Given To Fly likes this.
  5. HungryGuitarStudent

    HungryGuitarStudent SS.org Regular

    Messages:
    957
    Likes Received:
    732
    Joined:
    Sep 7, 2013
    Location:
    Montreal
    Thanks for the very clear and useful summary. Does Konnakol help with reading rythms of western music or is it more useful only when composing ? Does it have a longer learning curve than the western way of treating rhythm?
     
  6. Solodini

    Solodini MORE RESTS!

    Messages:
    3,528
    Likes Received:
    377
    Joined:
    May 7, 2011
    Location:
    Edinburgh, Scotland.
    Konnakol is useful for breaking down phrasing which isn't binary and locked to the bar lines, i.e. rhythms which cross between bars or use odd numbers/lengths of notes. It's very useful for composing, too, as it's quite a natural way to create interesting rhythms without getting lost on what's going on, or coming up with a concept with no idea how it sounds. In my experience, it undergoes some translation between thinking in konnakol and fitting to Western rhythmic frameworks, though. Unless you're just doing takadimi takadimi taka taka takadimi.
     
    HungryGuitarStudent likes this.
  7. Drew

    Drew Forum MVP

    Messages:
    30,587
    Likes Received:
    6,855
    Joined:
    Aug 17, 2004
    Location:
    Somerville, MA
    I'd say the major con is that I know literally no other musicians I've ever played with who approach rhythm or rhythmic notation this way, so it will do nothing to facilitate communicating with other musicians in your day to day life.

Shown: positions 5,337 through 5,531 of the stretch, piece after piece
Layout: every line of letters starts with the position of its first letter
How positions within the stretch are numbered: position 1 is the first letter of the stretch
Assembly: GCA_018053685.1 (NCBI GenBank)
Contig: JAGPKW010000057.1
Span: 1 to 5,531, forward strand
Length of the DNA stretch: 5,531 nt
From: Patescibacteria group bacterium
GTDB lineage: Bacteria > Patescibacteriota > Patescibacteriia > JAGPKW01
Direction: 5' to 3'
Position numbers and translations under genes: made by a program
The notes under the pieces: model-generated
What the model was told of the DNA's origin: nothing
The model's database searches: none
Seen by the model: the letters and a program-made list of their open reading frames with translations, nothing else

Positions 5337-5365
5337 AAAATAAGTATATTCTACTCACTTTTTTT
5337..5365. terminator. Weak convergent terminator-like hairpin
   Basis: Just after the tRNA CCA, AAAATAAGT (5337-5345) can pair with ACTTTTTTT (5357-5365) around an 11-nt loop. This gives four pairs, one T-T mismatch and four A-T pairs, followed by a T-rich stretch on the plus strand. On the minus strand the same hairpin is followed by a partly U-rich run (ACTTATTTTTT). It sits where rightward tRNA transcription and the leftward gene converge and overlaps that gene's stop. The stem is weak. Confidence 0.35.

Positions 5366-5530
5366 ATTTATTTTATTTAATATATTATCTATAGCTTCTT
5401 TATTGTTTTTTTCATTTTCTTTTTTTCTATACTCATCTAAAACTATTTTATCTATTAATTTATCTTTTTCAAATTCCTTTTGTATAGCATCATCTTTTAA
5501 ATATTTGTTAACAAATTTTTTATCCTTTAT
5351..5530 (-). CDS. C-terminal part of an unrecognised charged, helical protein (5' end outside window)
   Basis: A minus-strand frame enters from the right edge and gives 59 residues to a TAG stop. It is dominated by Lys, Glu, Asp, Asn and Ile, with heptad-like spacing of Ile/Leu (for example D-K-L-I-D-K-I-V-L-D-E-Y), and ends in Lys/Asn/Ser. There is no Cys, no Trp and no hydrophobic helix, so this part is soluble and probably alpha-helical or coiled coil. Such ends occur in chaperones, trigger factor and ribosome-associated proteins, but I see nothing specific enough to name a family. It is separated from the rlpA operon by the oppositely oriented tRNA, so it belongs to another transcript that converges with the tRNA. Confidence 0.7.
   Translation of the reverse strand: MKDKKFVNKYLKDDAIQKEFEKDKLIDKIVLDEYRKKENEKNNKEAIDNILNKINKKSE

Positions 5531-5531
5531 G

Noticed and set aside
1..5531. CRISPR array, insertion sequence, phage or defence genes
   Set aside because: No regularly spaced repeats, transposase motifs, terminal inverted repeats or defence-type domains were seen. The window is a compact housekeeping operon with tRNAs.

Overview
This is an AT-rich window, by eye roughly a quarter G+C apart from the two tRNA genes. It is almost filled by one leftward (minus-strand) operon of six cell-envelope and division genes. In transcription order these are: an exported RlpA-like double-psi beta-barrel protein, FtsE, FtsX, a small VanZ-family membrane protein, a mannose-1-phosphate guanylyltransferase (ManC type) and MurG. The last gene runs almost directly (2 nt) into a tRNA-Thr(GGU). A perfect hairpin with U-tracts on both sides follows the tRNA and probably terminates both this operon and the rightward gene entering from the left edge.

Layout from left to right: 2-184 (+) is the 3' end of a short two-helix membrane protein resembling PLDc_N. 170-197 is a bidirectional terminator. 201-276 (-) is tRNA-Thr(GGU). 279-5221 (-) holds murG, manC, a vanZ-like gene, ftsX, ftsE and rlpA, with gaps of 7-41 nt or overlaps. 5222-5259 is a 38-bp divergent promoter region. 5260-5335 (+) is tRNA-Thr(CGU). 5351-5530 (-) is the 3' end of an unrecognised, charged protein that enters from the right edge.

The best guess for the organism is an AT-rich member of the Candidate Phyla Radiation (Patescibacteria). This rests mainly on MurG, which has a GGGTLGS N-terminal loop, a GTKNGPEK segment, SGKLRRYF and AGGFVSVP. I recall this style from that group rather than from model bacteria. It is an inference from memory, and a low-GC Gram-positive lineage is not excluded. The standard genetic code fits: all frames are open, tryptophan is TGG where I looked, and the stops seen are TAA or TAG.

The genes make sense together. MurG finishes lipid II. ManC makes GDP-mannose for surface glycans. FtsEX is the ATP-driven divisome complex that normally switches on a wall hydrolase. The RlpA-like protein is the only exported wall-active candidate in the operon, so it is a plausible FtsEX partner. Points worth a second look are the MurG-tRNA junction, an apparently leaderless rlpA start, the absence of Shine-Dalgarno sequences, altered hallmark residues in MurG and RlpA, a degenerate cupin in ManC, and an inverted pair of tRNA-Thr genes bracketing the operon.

I'd just grab any decent, well-reviewed "intro to theory and composition" text off Amazon. I haven't taken a theory class in eons, but I can see what the text was from my intro class in college, as I remember it being decent.

    Edit - as far as basic time signature stuff, though, it's actually bone simple. If you have a time signature like 3/8, then the top number is how many beats per measure, and the bottom note is what note is equal to one beat. So, 3/8 means there are three 8th notes per measure. That can be any permutation of actual notes, so long as it sums up to three eighth notes - a dotted quarter note (dotted notes are half again as long as the note itself usually is, so a dotted quarter is one and a half quarters or, you guessed it, three 8ths), three 8th notes, two 8ths and two 16ths, six 16ths, etc. If you count out two measures of 3/8 as "one, two, three, one, two, three," then every number you say is an 8th.